Home > Wicked Saint (Sinners and Saints #1)

Wicked Saint (Sinners and Saints #1)
Author: Veronica Eden







The minute I pull into the upscale, gated community of Silver Lake Forest Estates, my muscles seize.

Forging ahead is the only option. I focus on the GPS directions from my mounted phone. The cheery cartoon map is at odds with the anxiety slithering in my gut. I have zero interest in going, but here I am.

The sour taste of beer is still fresh when I think of the last party I went to.

It’s funny how weird details like that linger when all you want to do is forget the whole thing.

Shoving the mounting dread aside, I grip my steering wheel and remind myself that this time isn’t like before. I’m not joining in.

Get in, get out. That’s the plan.

I’ll get through this as fast as possible.

My body hasn’t gotten the memo, stomach flipping in protest as I pass a sign for a pool and two tennis courts.

Despite not wanting to be on this errand, I have no choice. Mom had to guilt trip me into venturing into the fray to bring Alec home. Damn her wily, motherly ways of applying pressure to all my weak points.

If I didn’t pick Alec up, I could kiss my use of our shared Honda CR-V goodbye and forfeit the keys to Alec’s control. I don’t give up control over anything anymore.

Just the thought of being at the mercy of someone else’s decisions, even my family’s, makes my fingers tighten on the wheel.

I can only guess what awaits me at Lucas Saint’s house. The local golden boy is throwing a big bash tonight to kick off senior year. No one would shut up about it as I tried to navigate the halls of my new school.

A girl in my math class didn’t clock my leave me alone vibe and told me his huge birthday parties always marked the start of the school year.

Catch me running as fast as possible in the opposite direction.

At least, until I was voluntold to go pick up my twin brother.

Siblings are such a blessing.

I love being a taxi service, said no one ever.

The corner of my mouth lifts in a humorless half-smile.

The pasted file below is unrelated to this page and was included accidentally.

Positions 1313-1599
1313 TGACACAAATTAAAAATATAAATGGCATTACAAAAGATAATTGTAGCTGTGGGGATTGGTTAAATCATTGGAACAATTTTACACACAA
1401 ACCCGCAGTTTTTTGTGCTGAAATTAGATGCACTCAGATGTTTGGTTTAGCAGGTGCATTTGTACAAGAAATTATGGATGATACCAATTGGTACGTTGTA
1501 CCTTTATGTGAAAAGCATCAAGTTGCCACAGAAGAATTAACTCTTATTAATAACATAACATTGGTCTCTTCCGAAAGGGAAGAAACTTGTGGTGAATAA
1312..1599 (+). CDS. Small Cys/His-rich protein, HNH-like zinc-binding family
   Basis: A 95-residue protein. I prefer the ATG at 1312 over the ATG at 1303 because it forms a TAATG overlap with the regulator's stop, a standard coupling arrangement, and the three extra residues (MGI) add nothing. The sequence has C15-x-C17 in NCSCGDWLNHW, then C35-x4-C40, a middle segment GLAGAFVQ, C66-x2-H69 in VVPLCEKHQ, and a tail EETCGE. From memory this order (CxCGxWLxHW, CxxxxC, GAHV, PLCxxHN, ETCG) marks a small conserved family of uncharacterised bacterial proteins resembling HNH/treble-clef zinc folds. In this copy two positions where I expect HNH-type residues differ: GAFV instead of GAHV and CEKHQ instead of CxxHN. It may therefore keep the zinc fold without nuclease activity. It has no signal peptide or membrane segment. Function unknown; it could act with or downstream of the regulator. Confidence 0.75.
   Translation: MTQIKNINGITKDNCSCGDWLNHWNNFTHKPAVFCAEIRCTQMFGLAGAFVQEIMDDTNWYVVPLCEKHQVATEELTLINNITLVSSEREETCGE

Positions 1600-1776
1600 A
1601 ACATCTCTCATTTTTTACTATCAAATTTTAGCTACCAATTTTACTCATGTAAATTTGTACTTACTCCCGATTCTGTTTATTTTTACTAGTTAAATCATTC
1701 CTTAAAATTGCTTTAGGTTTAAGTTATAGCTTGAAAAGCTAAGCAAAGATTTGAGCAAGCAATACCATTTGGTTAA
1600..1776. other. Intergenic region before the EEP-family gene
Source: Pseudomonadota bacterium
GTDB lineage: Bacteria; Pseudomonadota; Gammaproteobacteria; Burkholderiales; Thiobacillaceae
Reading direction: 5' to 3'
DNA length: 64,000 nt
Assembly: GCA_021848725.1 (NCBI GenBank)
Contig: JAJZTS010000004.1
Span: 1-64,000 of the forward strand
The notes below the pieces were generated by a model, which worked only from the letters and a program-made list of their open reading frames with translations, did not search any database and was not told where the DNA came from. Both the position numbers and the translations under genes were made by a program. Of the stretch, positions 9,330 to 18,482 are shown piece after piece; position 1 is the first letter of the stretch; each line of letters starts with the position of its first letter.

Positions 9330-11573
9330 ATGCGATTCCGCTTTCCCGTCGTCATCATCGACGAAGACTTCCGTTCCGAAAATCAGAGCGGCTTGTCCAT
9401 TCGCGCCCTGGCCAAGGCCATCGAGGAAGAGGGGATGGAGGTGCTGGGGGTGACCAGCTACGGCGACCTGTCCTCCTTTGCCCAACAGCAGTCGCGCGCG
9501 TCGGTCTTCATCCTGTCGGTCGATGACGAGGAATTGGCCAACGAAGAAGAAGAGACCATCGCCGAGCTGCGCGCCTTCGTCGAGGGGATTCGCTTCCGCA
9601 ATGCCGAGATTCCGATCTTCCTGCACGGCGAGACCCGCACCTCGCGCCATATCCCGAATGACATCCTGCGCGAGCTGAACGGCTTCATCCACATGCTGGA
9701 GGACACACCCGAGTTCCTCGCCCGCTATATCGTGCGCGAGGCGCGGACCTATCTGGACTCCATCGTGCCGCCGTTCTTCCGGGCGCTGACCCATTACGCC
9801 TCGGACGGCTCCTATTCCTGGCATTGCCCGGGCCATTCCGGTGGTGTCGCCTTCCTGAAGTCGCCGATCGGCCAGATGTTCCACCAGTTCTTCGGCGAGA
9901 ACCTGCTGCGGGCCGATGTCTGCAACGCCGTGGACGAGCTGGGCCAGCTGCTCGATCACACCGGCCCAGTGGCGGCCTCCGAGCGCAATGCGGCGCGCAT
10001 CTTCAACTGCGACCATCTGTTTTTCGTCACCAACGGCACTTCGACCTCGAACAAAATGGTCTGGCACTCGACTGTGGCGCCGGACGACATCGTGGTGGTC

Unlike me, it thrilled Alec to dive into the social scene. I guess it was his way of soothing the fits he pitched over moving away from our hometown. As soon as we started senior year at our new school, he tried out for the football team and made varsity for his agility.

He has no trouble fitting in with the crowd while I prefer to keep my head down and watch from afar.

The closer I drive to the party at the far point of the private lake, the tighter my stomach twists.

This neighborhood is way fancier than Ridgeview’s east valley, where my family moved to in July. I drive by a rock climbing gym, for fuck’s sake. What kind of rich people nonsense is this?

I roll my eyes as I turn onto the winding road that cuts back and forth along the incline. Silver Lake Forest Estates sits up on the mountain that divides the town of Ridgeview. Each house I pass is more extra than the last. The ones that boast lakefront property take the cake, with docks and boathouses large enough to count as a modest house.

This side of town is unfamiliar to me. I’ve only spent time getting my bearings and learning my way around my new house, where the middle and upper middle-class families are apparently peasants compared to the people living it up here on the west ridge.

A private security truck with the gated community’s logo comes around the bend and heads in the direction I came from.

“Your destination is ahead on the left,” the automated voice of the GPS tells me.

My stomach feels like the crunch of gravel beneath the tires as I pull up to the party, parking amongst Range Rovers and BMWs. The silver CR-V sticks out like a sore thumb.